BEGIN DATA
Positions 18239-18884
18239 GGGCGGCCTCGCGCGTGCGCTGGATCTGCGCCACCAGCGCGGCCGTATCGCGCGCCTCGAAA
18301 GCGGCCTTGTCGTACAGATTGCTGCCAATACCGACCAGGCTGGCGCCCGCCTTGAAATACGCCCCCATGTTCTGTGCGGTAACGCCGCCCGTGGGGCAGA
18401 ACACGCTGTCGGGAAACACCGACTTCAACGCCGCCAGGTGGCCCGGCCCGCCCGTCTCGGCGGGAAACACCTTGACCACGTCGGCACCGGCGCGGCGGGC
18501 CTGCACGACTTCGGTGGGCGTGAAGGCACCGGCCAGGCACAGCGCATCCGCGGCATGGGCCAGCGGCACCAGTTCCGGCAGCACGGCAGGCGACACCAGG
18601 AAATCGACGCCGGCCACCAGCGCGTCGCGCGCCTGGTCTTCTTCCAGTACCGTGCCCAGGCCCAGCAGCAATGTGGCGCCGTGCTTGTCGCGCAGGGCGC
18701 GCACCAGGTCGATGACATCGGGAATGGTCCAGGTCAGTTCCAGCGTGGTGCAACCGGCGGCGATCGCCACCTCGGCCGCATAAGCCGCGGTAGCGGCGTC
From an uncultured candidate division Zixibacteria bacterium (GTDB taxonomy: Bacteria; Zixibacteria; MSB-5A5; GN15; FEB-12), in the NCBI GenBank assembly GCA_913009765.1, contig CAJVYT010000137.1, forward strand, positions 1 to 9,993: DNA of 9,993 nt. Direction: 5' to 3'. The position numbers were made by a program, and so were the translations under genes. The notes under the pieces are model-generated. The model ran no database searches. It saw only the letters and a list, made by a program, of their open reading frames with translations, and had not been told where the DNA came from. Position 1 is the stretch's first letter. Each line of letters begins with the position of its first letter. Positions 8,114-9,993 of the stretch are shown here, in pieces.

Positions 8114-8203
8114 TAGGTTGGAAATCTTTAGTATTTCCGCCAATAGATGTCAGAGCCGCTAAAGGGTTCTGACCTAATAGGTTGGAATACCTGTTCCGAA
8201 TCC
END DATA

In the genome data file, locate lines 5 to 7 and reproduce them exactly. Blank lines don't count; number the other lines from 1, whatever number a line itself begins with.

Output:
18501 CTGCACGACTTCGGTGGGCGTGAAGGCACCGGCCAGGCACAGCGCATCCGCGGCATGGGCCAGCGGCACCAGTTCCGGCAGCACGGCAGGCGACACCAGG
18601 AAATCGACGCCGGCCACCAGCGCGTCGCGCGCCTGGTCTTCTTCCAGTACCGTGCCCAGGCCCAGCAGCAATGTGGCGCCGTGCTTGTCGCGCAGGGCGC
18701 GCACCAGGTCGATGACATCGGGAATGGTCCAGGTCAGTTCCAGCGTGGTGCAACCGGCGGCGATCGCCACCTCGGCCGCATAAGCCGCGGTAGCGGCGTC